I have know several people who believed in the proverb that “an uncluttered desk indicated a cluttered mind”; do you think there was any connection between Miss Dunlap’s desk habits and environment and the fact that she “taught me very little French” ? Anyway, it’s just an old, silly proverb, and probably not true.

    But you are wrong about one thing Deana, Miss Dunlap will not be “in my head”; but what will be in my head is the memory of the entertaining way you described a former French teacher. Thanks and a double he-haw. 🙂 🙂

  2. Timothy Lane says:

    We all have all sorts of trivial (to most people) knowledge, including the various people we’ve met in our lives. Nothing unusual there. Of course, going through so many different schools, I had a large number of French teachers, none for more than 2 years. Eventually I learned the language fairly well to read or write (in my high school French classes, we had to write papers in French on books we had read in French), though I could never speak it (or understand it spoken) fluently.

    Let’s see, I come up with 13 French tenses we ever studied (infinitive, imperative, subjunctive present and past, present indicative, simple past, imperfect, future, conditional, and the present, past, future, and conditional perfect). If those are all counted, I suspect I can come up with more than 6 English tenses.

    Probably my most important teacher in terms of influence was Mr. Straley, our geometry teacher, who also introduced us to computer programming. I could also note that my 6th grade teacher awakened my interest in classical Greek culture (especially Greek mythology), but unfortunately I don’t recall her name 50 years later. I also recall that Mr. Straley introduced me to the Army version of “voluntary” (as in “I’m volunteering you”), which I thought of mentioning recently on another line of posting.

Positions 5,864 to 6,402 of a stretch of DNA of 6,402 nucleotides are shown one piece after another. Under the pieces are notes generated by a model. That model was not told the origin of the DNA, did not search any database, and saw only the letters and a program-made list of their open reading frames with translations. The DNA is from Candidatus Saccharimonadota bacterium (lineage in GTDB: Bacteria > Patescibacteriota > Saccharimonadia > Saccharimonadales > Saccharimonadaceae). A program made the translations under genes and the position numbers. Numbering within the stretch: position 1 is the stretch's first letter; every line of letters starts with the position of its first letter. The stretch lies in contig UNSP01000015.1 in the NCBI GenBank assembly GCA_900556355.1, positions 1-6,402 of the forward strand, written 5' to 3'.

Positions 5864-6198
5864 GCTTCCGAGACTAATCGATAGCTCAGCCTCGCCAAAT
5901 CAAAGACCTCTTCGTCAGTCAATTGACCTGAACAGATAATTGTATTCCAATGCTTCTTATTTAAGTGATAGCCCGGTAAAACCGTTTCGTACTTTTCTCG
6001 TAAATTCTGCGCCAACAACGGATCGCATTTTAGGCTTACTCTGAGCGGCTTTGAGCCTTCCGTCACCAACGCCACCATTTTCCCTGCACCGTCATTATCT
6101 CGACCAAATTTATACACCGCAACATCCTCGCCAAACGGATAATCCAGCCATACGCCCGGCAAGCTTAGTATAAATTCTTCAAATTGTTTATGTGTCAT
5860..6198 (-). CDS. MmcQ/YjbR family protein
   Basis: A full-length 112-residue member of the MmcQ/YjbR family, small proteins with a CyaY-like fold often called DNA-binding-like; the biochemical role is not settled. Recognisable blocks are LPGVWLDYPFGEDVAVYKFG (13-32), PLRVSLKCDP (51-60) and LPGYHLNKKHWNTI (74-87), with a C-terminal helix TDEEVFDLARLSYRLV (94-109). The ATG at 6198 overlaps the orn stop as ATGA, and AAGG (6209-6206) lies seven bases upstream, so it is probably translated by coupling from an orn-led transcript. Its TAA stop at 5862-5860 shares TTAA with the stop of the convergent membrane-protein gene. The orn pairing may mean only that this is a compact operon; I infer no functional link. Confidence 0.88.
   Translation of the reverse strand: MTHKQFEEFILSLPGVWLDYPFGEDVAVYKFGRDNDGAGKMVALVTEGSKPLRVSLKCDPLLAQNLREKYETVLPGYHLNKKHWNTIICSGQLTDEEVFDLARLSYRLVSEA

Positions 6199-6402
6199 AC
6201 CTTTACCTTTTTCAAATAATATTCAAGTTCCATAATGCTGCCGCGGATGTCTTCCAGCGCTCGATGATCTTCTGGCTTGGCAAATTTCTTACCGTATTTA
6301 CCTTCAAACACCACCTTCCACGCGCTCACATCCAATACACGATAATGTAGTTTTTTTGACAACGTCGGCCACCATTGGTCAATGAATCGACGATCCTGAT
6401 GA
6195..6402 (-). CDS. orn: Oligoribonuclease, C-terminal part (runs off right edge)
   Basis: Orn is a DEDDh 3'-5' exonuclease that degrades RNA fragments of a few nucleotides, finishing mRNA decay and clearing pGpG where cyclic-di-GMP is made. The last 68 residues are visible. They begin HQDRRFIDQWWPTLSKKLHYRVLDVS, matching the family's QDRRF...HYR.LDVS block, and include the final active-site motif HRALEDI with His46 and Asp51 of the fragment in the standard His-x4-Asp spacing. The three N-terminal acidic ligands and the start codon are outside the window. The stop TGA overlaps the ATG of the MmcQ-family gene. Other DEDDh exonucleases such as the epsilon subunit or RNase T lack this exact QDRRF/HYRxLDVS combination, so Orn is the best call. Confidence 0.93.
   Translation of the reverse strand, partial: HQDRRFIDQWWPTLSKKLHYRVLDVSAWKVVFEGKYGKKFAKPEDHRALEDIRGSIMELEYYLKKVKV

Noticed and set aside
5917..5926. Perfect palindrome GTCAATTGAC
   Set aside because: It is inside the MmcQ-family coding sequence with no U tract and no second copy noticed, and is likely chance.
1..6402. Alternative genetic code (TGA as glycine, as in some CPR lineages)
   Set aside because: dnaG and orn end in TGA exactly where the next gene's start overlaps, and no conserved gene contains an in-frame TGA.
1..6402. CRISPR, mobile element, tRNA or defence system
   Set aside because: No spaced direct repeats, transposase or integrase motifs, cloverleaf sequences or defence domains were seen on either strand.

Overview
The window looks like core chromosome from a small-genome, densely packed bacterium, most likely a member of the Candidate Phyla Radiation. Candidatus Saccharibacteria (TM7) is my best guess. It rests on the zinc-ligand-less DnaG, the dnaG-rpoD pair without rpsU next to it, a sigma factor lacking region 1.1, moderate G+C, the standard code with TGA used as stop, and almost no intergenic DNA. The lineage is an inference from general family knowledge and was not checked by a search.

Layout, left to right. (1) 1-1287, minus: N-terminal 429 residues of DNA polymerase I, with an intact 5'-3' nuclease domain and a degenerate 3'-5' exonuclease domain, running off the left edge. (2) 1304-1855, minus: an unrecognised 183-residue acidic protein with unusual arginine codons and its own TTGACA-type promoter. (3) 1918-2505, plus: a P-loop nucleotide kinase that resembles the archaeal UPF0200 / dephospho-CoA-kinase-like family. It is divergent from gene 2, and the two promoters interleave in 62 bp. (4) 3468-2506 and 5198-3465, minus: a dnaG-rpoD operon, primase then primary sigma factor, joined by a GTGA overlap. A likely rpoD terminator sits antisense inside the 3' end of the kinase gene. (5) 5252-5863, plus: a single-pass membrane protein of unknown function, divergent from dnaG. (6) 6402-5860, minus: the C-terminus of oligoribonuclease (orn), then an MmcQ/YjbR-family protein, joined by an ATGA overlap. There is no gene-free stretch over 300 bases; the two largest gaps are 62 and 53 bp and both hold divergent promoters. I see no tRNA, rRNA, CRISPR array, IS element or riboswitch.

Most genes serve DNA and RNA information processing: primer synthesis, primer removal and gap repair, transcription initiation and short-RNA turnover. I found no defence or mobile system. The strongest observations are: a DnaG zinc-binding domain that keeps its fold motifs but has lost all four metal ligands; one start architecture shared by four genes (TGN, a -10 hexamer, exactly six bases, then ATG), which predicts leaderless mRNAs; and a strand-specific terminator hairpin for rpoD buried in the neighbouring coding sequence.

3. Brad Nelson Brad Nelson says:

    and the nonsense of gendered nouns

    Is that like “der,” “die,” and “das”? Oh, goodness, what a waste of time and energy learning that. And they say English is difficult. You wonder how that kind of nonsense ever came to be. Indeed, what is feminine about a window? And yet my German teacher swore that you soon get the hang of it. You can supposedly make very good guesses of the gender of nouns you’ve never encountered before.

    Has to be a Leftist plot. They’re always trying to find reasons to insert new genders.

    I recognize streets and parks and landmarks; I can picture them on Dunlap’s map.  I’m sure I could find my way around Paris – but I can’t speak French. 

    That reminds me of how much the novel, Les Miserables, was a guided tour of Paris, although I never really got much of a picture of the city in my head.

    That eraser shtick is hilarious. I had a teacher who had a somewhat severe sense of order in junior high (English). Perhaps that goes with teaching grammar.

    Miss Dunlap sounds like a character right out of a novel, Dickensian or otherwise. It’s funny because now it seems many people do what they can to induce a sense of disorder and disheveledness. We now live in the “let it all hang out” generation. And more than a few people need to tuck it back in.

    Wonderful essay, Deana. Your check is in the mail. Payment will be in Francs.

    • Timothy Lane says:

      German is actually stranger than French regarding gender. French only has masculine or feminine, but German has neuter as well — but gender has nothing to do with sex. So a little girl is neuter, but is made up of a variety of masculine, feminine, and neuter body parts. (Mark Twain gave a hilarious send-up of this at one point in his superb essay “The Awful German Langauge”.)